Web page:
There has been a vast expansion in the use of AI in healthcare. There are many privacy issues that accompany unlocking the potential of AI. An AI system requires lots of data in order to work properly by changing its behavior on information or experience. Since patient data may contain personal information, there are real concerns about the privacy implications of AI, such as the requirements for personal information to be used, and what privacy and security measures are required to protect that data.

Many AI technologies are developed and tested in a multi-disciplinary manner. Hospitals collaborate with companies. Computer experts cooperate with clinicians. The backers of the technology are often focused on the deal, the technology and IP issues. It is important for lawyers to make clients aware of the health privacy implications at the outset of collaborations and transactions, not once they are well underway. Key issues can involve patient consent, handling of data and retention of data. The consequences of mishandling privacy issues or a privacy breach can be significant, and difficult to remedy.

The Toronto Computer Lawyer’s Group (“TCLG”) is having a lunch seminar on this issue March 11, 2020, called “Personal Health Information: Artificial Intelligence and its Use of Health Data” (click here for details). The speakers are Rosario Cartagena of ICES (formerly the Institute for Clinical Evaluative Sciences) and Michael Watts of Osler.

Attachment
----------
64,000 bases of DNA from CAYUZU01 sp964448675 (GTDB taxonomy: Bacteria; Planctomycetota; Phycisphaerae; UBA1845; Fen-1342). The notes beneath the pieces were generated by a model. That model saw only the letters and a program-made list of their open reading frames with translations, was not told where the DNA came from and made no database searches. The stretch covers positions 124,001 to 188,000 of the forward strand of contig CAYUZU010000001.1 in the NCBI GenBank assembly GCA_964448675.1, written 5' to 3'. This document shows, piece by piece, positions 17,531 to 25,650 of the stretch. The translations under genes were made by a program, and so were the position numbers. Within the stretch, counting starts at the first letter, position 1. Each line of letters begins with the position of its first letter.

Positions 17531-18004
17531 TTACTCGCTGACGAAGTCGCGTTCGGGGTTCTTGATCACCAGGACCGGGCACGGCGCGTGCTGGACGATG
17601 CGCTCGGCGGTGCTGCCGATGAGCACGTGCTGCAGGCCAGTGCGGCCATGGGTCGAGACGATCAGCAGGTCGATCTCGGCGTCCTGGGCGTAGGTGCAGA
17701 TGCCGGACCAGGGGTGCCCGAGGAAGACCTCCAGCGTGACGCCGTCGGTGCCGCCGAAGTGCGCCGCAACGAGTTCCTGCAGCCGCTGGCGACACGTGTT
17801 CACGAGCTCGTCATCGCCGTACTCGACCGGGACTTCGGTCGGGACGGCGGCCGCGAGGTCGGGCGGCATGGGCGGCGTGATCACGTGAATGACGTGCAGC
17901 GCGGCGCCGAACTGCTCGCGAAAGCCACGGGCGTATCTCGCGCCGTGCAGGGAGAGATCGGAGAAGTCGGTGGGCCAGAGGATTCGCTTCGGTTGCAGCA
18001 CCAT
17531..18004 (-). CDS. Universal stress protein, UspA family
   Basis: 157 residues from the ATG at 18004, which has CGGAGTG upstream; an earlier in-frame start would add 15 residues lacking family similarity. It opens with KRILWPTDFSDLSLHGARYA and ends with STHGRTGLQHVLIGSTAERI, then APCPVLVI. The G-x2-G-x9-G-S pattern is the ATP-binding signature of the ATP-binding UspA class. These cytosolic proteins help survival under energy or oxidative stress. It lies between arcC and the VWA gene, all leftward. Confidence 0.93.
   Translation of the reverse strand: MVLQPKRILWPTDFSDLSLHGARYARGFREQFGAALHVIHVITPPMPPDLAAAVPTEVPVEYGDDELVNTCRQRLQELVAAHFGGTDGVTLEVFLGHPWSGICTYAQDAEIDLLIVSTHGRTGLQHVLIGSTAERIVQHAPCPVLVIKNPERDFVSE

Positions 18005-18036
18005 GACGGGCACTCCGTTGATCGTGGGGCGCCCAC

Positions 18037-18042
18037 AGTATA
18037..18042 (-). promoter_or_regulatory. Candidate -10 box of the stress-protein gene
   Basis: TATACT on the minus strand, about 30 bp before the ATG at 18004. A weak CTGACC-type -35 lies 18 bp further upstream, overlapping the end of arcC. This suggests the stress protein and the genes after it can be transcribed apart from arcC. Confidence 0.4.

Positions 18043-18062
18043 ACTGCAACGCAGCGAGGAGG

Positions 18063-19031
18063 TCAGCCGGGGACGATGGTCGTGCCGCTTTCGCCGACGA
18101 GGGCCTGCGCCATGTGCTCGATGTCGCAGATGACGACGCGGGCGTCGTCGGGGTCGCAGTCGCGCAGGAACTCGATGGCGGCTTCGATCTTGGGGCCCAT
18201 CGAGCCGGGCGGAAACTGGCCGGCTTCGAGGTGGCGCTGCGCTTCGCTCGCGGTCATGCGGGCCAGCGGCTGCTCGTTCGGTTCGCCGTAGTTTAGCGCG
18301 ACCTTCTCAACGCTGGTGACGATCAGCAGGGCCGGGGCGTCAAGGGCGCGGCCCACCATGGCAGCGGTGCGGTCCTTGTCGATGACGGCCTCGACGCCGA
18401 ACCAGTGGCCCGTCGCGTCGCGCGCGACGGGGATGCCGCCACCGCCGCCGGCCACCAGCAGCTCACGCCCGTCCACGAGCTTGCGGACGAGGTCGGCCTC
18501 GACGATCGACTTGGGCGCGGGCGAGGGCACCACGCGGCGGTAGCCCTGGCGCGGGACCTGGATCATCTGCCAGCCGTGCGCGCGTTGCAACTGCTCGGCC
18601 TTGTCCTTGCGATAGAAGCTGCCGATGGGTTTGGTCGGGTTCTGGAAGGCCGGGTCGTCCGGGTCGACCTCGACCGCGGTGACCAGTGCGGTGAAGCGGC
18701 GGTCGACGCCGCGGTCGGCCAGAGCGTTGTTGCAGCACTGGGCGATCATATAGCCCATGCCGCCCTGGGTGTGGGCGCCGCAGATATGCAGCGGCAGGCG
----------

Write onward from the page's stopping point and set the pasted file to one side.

Under the federal Personal Information Protection and Electronic Documents Act, (“PIPEDA”), the collection of personal information must be limited to that which is needed for the purposes identified by the organization. AI developers may prefer to maximize the data pool and retain data for long periods of time. Personal information should be retained only so long as necessary to fulfill the reasonably stated purpose for which it was initially collected. Indefinite retention is generally not considered appropriate.

There are also challenges around how to obtain valid (meaningful) patient consent to providing data for use in a complex technology that creates an output without human intervention. The Office of the Privacy Commissioner of Canada published general guidance for obtaining meaningful consent. Read more on the Guidelines here. A goal is to achieve transparency in the context of AI. Developers and their users (e.g. hospitals) should incorporate and consider privacy principles at each step in the design and implementation process (known as Privacy by Design). Notification to consumers should be done in a user-friendly way, such as using clear language, layered policies and just-in-time notices at the point where particularly sensitive data is being collected.

The law is often slow to adapt to new technologies. Lawyers need to be prepared to consider privacy at each step of AI development, to keep developers, users and their products on track.